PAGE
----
REPORT 6 November 2016

A new disaster management command vehicle was unveiled in Durban on Tuesday, which the eThekwini Municipality hopes will assist authorities during emergencies.

Mayor Zandile Gumede said “As a municipality, we felt it necessary to acquire this state-of-the-art vehicle, as it will be instrumental in helping us better to manage and prevent emergency incidents from escalating into disasters.

“We will also use it as a joint operations centre when events are hosted in areas where there are no CCTV cameras. As we work towards our vision of being Africa’s most caring and liveable city by 2030, we continue to look for new and innovative ways of ensuring that we deliver high-quality services to our communities”.

Inside the vehicle is a driver console with cameras, a mini-boardroom with telephones and DSTV, a WiFi connection, a mini-kitchen, a lighting mask, CCTV equipment, a server room and an operational centre with 12 consoles. It can accommodate six people who will be able to give strategic direction on how any emergency incident should be handled, while monitoring it.

The mayor said the eThekwini Municipality was the first municipality in KwaZulu-Natal to own such a vehicle, which could also be used in the fight against crime.

“A lot has been done to improve the lives of our people. However, we will still do more. In the near future we plan to procure other, smaller mobile units that will help us to manage and monitor emergency incidents and other ­activities effectively and speedily”, she said. The command vehicle has been planned in a way that it will be able to have access to, and the capability of being stationed in, any area of eThekwini, including rural areas.

Keith Howes, ZS5WFD, of HAMNET KZN, says he will be arranging a visit for HAMNET KZN members, once the final technical installations have been completed and will then be able to provide better photographs. Thank you Keith.

The elderly have a greater risk of developing dementia after a natural disaster, researchers say.

According to a recent study conducted by researchers at Harvard University’s T.H. Chan School of Public Health, the loss of property and loved ones in the aftermath of a natural disaster increases the symptoms of dementia in the elderly.

The study looked at the elderly victims of the 2011 Great East Japan Earthquake and subsequent tsunami and found that people 65 and older who lost their homes were much more likely to experience increased symptoms of dementia than those who were able to remain in their homes.

“In the aftermath of disasters, most people focus on mental health issues like PTSD,” said Dr Hiroyuki Hikichi, a research fellow at Harvard Chan School and lead author of the study, according to Reuters. “But our study tends to suggest that cognitive decline is just as important. It appears that relocation to a temporary shelter after a disaster may have the unintended effect of separating people not just from their homes but from their neighbours — and both may speed up cognitive decline among vulnerable people.”

The earthquake that struck Japan in March 2011 generated a devastating tsunami that was observed all over the Pacific and caused tremendous devastation locally, including an accident at the Fukushima Daiichi Nuclear Power Plant.

The researchers, working alongside colleagues in Japan, used the data of 3,594 elderly residents in the coastal city of Iwanuma, which is approximately 70 km from the epicentre of the earthquake.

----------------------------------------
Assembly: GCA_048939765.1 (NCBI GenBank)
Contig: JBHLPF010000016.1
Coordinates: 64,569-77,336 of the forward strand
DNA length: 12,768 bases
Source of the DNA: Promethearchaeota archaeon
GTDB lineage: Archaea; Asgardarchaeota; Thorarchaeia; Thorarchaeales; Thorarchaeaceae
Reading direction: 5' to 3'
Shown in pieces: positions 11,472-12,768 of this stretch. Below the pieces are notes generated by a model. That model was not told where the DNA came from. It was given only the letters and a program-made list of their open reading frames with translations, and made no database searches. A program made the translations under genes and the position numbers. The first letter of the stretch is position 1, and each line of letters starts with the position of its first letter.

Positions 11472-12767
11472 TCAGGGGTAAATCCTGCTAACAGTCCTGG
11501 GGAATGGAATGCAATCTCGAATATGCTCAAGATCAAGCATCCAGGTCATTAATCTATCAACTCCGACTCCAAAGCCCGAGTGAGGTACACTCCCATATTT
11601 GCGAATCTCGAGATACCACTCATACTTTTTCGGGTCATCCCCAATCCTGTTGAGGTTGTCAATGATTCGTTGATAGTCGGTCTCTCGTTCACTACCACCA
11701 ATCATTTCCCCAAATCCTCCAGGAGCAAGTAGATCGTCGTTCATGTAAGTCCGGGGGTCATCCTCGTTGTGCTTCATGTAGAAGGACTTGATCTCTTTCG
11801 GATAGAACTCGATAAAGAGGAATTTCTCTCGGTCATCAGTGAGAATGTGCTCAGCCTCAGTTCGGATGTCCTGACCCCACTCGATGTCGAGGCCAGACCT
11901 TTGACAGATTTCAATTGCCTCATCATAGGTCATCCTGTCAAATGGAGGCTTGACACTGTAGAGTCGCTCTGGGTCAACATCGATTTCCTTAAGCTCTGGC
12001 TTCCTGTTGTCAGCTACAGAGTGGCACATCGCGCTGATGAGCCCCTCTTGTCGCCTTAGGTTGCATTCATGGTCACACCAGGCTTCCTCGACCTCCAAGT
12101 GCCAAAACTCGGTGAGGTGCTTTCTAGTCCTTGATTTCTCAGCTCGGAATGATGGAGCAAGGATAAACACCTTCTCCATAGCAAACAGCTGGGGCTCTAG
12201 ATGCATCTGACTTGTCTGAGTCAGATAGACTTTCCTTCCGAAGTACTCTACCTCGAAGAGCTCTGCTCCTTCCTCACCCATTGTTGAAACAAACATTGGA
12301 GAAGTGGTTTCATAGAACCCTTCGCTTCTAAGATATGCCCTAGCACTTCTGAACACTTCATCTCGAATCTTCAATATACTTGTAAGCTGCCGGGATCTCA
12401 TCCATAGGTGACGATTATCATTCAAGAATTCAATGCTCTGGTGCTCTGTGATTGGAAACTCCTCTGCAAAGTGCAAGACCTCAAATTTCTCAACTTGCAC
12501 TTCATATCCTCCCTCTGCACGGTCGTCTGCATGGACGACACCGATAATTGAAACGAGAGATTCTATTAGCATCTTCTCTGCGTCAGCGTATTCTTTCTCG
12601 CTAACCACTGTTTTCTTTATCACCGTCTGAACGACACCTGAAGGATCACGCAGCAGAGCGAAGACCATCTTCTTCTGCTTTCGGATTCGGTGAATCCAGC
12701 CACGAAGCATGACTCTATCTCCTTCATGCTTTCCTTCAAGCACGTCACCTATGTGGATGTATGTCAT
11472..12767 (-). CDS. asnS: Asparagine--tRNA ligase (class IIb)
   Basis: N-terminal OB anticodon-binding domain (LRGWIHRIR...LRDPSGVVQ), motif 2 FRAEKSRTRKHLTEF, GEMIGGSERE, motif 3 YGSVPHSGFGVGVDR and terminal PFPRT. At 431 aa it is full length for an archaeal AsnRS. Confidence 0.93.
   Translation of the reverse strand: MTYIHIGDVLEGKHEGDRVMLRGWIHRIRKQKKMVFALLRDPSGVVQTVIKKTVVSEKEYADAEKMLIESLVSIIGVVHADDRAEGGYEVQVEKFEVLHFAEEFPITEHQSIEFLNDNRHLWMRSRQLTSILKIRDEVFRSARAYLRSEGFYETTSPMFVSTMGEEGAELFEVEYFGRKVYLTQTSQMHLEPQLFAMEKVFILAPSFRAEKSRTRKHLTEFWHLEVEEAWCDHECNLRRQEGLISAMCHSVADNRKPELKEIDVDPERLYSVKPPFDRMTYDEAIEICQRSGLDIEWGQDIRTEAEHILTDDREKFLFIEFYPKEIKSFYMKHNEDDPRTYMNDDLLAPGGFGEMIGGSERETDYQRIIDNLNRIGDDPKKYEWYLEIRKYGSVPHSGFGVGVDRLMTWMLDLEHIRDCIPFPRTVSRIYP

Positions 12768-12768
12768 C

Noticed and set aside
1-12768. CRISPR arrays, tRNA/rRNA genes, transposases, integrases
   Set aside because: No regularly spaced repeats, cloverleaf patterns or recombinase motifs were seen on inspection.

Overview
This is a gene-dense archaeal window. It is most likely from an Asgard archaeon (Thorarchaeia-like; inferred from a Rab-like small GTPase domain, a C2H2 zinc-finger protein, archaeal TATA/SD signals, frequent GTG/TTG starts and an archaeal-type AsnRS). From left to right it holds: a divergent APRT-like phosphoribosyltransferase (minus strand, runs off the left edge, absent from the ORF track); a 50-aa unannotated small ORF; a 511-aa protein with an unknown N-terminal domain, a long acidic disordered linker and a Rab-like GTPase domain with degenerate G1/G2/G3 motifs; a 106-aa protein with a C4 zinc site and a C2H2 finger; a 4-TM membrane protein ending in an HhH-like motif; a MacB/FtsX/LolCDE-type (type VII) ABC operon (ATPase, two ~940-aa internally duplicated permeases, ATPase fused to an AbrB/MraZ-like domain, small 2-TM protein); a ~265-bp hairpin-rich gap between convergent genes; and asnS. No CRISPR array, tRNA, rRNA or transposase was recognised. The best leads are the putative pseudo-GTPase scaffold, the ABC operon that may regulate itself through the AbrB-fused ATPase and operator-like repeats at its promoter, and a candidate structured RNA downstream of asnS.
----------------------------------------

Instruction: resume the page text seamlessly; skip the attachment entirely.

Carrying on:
According to the study, the initial survey examined the subjects’ health status, health behaviours, and the prevalent symptoms of dementia. At the time, 4.1 percent of the participants assessed had symptoms of dementia.

A second survey was conducted by the Harvard team on the same participants two-and-a-half years after the tsunami. The survey revealed that, out of 3,566 survivors of the tsunami disaster, 38 percent reported that they lost relatives and/or friends and 58.9 percent reported property damage.

The second survey revealed that the number of participants suffering symptoms of dementia had jumped to 11.5 percent and the prevalence of hypertension had risen to 57.2 percent. The prevalence of stroke after the tsunami nearly doubled, from 1.5 percent to 2.9 percent. I therefore appeal to all rescuers in HAMNET to take into account the effect trauma to an older person might have, in terms of cognitive shock.

Although there has been a surfeit of political news in South Africa this week, there has been a absolute drought in news of rainfall and an improvement in the state of our dams. With Level 3 water restrictions imposed in the City of Cape Town as of November, I thought it appropriate to include a summary of the status of dams in the provinces each week, at least until the rainfall takes some sort of an upswing.

In only two of the provinces in our country are average dam levels even vaguely similar to last year’s figures at this time, and they are the North West Province, with levels now of 55% full, compared with 54% full last year, and Gauteng, at 79% full, compared to 83% last year.

For the rest, the Eastern Cape dams are at 62%, compared to 78% last year, the Free State 50%, compared to 67%, KZN 42%, compared to 58%, Limpopo 45%, compared to 71%, Mpumalanga 46%, compared to 70%, the Northern Cape 56% compared to 79%, and the Western Cape 61%, compared to 69% this time last year.

Even Lesotho’s dams are only 37% full, compared to 56% this time last year. Please note these are last week’s measurements, and may have changed slightly by now. I’ll bring you this week’s values next Sunday. All very worrying, and I must strongly urge all of us to think twice before we open a tap without trying to catch the outflow for another use afterwards.

This is Dave Reece ZS1DFR reporting for HAMNET in South Africa.